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The social right to see each other's faces
by Barbara Kay
My 10-year old granddaughter is an empathic child, easily distressed by tales of human or animal suffering. Yet in her chosen Hallowe'en costume she will appear to be carrying her head and a "blood"-stained plastic meat cleaver after having been decapitated.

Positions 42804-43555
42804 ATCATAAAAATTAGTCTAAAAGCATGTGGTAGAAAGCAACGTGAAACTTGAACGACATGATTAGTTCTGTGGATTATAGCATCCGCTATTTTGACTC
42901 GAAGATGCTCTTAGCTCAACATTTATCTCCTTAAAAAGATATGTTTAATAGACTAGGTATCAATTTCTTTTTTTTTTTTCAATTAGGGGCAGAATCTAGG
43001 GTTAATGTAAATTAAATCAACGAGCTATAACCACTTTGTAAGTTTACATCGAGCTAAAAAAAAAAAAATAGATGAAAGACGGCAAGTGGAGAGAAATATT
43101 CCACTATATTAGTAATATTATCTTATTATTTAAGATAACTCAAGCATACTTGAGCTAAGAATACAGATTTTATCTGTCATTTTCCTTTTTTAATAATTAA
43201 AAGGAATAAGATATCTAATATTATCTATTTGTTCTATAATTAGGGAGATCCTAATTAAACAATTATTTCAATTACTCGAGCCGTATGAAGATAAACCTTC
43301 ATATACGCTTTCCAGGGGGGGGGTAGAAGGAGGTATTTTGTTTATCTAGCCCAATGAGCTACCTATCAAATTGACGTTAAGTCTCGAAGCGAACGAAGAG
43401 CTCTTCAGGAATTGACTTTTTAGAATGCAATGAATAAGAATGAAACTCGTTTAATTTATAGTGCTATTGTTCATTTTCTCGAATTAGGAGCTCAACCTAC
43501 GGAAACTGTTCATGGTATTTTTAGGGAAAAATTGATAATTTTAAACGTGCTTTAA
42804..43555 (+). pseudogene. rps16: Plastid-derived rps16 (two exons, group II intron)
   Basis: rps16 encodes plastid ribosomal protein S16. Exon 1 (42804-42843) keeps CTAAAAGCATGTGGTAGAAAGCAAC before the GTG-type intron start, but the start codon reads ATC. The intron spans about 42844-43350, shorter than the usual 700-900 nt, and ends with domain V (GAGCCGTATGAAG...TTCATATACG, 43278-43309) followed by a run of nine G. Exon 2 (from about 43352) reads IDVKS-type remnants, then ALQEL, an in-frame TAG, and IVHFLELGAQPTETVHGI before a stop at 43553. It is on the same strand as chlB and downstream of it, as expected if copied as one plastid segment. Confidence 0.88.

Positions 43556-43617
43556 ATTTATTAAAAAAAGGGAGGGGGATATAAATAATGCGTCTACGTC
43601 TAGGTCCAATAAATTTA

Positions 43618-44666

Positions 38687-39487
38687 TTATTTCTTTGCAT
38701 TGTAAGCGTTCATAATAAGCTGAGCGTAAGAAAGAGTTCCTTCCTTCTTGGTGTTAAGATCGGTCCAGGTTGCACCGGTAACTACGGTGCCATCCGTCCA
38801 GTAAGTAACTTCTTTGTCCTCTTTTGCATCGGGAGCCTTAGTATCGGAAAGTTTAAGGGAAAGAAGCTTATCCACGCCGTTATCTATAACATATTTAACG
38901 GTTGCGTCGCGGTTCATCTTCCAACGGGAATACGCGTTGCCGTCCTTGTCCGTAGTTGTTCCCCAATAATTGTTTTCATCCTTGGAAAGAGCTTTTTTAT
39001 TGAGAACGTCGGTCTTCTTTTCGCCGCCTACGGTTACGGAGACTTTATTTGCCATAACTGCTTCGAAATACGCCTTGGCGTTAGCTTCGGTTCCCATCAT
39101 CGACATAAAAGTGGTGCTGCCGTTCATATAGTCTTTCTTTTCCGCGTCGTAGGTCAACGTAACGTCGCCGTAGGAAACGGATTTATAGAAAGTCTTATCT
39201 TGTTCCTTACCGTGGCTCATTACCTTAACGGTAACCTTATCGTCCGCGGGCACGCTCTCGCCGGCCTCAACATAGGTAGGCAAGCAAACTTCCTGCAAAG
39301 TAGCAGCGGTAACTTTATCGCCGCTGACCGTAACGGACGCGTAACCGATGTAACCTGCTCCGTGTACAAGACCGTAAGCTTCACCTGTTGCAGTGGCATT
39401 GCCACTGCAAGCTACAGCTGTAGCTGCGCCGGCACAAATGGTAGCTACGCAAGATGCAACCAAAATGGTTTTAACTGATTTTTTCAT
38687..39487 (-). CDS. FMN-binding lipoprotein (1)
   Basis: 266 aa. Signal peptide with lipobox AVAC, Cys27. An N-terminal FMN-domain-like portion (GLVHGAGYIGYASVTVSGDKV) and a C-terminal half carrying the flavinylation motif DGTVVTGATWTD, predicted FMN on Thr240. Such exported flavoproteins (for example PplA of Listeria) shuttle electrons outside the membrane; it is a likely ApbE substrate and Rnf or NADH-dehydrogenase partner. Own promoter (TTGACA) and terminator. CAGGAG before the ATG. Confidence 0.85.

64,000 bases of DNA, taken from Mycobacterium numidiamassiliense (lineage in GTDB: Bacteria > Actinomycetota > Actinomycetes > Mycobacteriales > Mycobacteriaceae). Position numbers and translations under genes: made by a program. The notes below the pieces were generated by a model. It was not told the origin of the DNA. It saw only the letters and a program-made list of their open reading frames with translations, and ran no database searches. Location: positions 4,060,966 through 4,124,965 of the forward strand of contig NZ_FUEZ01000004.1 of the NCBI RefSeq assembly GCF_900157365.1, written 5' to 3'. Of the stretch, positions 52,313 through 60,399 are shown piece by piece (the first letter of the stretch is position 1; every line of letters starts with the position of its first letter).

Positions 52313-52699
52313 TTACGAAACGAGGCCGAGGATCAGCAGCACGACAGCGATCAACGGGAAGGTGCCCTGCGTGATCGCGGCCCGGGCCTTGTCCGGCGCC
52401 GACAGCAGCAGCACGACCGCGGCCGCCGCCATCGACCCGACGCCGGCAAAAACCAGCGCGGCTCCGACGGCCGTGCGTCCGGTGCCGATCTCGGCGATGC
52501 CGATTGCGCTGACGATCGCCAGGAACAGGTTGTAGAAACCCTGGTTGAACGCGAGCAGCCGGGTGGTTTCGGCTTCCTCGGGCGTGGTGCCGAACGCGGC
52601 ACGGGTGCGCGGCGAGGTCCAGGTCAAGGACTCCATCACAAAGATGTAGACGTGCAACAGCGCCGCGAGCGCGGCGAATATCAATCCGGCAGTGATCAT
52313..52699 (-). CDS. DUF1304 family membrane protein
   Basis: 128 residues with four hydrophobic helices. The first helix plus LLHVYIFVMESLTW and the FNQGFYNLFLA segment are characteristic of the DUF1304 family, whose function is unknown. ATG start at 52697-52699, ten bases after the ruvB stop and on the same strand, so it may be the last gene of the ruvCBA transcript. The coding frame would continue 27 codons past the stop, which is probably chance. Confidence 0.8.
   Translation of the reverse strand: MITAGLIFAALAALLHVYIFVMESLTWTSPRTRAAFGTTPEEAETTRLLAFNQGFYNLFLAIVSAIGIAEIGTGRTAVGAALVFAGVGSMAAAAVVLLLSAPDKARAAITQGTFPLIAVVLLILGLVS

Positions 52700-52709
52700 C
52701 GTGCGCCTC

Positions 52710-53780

I don't see her as a future recruit to ISIL, though. One needn't be a psychiatrist to understand that Hallowe'en acts as a healthy safety valve in managing childish fears. But even a 10-year-old understands that while anti-social costumes are received with good cheer on Oct. 31, they would be inappropriate at other times.
You can see where I'm headed here. To the vexation of most Canadian pundits, self-masking as a cultural norm bloomed into a hot-button issue in this election campaign. The debate continues to rage.
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